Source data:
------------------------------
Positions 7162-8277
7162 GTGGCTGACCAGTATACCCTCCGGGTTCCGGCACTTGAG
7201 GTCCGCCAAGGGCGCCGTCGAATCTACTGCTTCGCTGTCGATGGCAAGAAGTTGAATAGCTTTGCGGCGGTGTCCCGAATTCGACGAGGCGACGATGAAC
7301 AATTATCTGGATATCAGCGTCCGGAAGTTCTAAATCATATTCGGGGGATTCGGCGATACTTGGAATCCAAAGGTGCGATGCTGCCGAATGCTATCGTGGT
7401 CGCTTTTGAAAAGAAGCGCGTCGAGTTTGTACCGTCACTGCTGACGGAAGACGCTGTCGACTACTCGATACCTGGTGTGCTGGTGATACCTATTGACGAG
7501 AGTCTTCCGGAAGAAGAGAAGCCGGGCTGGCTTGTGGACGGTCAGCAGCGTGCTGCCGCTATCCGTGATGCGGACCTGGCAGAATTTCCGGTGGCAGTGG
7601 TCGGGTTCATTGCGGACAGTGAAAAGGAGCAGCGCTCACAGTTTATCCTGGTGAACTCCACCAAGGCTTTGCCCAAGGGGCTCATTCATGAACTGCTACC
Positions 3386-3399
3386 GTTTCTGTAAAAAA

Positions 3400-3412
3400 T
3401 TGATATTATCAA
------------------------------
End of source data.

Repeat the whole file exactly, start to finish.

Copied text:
Positions 7162-8277
7162 GTGGCTGACCAGTATACCCTCCGGGTTCCGGCACTTGAG
7201 GTCCGCCAAGGGCGCCGTCGAATCTACTGCTTCGCTGTCGATGGCAAGAAGTTGAATAGCTTTGCGGCGGTGTCCCGAATTCGACGAGGCGACGATGAAC
7301 AATTATCTGGATATCAGCGTCCGGAAGTTCTAAATCATATTCGGGGGATTCGGCGATACTTGGAATCCAAAGGTGCGATGCTGCCGAATGCTATCGTGGT
7401 CGCTTTTGAAAAGAAGCGCGTCGAGTTTGTACCGTCACTGCTGACGGAAGACGCTGTCGACTACTCGATACCTGGTGTGCTGGTGATACCTATTGACGAG
7501 AGTCTTCCGGAAGAAGAGAAGCCGGGCTGGCTTGTGGACGGTCAGCAGCGTGCTGCCGCTATCCGTGATGCGGACCTGGCAGAATTTCCGGTGGCAGTGG
7601 TCGGGTTCATTGCGGACAGTGAAAAGGAGCAGCGCTCACAGTTTATCCTGGTGAACTCCACCAAGGCTTTGCCCAAGGGGCTCATTCATGAACTGCTACC
Positions 3386-3399
3386 GTTTCTGTAAAAAA

Positions 3400-3412
3400 T
3401 TGATATTATCAA